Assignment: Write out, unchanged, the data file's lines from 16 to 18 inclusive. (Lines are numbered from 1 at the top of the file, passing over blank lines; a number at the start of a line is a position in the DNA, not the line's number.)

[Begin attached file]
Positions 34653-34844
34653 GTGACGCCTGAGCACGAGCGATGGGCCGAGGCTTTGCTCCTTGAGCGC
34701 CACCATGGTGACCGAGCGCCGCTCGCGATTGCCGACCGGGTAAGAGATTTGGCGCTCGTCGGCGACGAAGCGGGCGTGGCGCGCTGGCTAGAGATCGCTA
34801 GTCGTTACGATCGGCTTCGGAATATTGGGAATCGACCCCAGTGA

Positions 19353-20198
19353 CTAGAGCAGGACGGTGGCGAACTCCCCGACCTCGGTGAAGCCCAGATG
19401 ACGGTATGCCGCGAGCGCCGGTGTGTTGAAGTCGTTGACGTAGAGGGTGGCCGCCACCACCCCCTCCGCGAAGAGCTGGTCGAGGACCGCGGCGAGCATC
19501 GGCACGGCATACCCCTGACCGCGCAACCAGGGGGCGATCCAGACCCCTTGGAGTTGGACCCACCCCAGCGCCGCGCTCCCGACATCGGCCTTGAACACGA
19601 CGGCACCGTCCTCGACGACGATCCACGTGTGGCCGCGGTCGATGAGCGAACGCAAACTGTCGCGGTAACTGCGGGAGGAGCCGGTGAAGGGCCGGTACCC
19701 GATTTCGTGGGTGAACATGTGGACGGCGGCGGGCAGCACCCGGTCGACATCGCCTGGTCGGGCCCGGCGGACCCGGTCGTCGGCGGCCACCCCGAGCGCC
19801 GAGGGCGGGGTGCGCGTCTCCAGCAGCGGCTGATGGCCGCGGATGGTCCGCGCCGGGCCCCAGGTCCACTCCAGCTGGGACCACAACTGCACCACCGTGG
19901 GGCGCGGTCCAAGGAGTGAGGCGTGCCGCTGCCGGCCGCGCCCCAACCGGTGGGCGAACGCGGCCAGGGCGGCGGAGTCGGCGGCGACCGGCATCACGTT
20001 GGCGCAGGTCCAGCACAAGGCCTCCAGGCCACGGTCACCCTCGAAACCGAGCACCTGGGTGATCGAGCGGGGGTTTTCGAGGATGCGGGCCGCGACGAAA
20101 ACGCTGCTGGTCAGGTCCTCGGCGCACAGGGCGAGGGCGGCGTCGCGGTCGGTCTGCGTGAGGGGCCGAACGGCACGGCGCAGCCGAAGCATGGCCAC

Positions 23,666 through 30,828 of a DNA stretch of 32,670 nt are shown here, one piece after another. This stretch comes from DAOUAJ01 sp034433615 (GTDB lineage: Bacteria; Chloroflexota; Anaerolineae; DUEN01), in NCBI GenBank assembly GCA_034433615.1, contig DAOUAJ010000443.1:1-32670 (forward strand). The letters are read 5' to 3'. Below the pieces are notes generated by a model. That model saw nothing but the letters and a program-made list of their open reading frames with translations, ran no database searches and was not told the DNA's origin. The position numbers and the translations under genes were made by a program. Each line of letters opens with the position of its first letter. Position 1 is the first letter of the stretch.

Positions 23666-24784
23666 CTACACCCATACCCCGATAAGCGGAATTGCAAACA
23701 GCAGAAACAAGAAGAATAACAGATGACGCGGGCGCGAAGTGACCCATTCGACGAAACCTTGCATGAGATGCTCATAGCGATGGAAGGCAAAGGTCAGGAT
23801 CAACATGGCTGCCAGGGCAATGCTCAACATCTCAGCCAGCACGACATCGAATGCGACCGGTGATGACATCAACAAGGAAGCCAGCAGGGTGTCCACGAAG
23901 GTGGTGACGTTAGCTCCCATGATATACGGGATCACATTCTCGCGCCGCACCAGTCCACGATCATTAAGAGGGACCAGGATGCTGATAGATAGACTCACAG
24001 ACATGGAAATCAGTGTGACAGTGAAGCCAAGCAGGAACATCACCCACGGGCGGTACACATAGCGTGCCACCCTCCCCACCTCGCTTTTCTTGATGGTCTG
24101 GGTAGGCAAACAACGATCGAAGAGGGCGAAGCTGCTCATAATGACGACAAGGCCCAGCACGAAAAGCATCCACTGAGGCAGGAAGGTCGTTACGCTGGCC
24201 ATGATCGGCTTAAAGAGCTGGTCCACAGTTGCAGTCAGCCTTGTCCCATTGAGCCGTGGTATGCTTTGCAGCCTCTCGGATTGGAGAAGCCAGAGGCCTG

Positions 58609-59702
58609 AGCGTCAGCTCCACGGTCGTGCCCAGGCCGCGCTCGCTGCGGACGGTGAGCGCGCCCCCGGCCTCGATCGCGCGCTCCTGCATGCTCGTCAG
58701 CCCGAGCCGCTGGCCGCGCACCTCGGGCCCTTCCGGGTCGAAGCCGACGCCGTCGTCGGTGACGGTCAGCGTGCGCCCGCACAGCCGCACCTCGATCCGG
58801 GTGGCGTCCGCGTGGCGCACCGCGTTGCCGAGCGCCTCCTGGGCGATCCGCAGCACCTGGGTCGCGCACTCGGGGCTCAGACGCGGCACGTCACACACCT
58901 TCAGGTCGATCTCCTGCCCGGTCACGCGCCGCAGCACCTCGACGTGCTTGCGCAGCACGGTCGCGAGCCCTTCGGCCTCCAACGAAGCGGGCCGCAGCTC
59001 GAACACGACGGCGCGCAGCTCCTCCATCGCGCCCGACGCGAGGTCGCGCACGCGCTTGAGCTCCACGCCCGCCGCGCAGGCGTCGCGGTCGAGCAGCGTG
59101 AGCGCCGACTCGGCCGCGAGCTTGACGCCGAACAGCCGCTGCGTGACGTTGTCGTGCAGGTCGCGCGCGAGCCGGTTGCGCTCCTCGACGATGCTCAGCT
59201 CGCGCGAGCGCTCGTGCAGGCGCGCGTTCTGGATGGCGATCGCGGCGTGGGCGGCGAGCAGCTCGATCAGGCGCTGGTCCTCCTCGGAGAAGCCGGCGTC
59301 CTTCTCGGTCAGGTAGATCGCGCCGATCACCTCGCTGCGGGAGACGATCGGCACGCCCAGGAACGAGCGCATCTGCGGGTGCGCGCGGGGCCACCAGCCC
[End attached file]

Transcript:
Positions 23666-24784
23666 CTACACCCATACCCCGATAAGCGGAATTGCAAACA
23701 GCAGAAACAAGAAGAATAACAGATGACGCGGGCGCGAAGTGACCCATTCGACGAAACCTTGCATGAGATGCTCATAGCGATGGAAGGCAAAGGTCAGGAT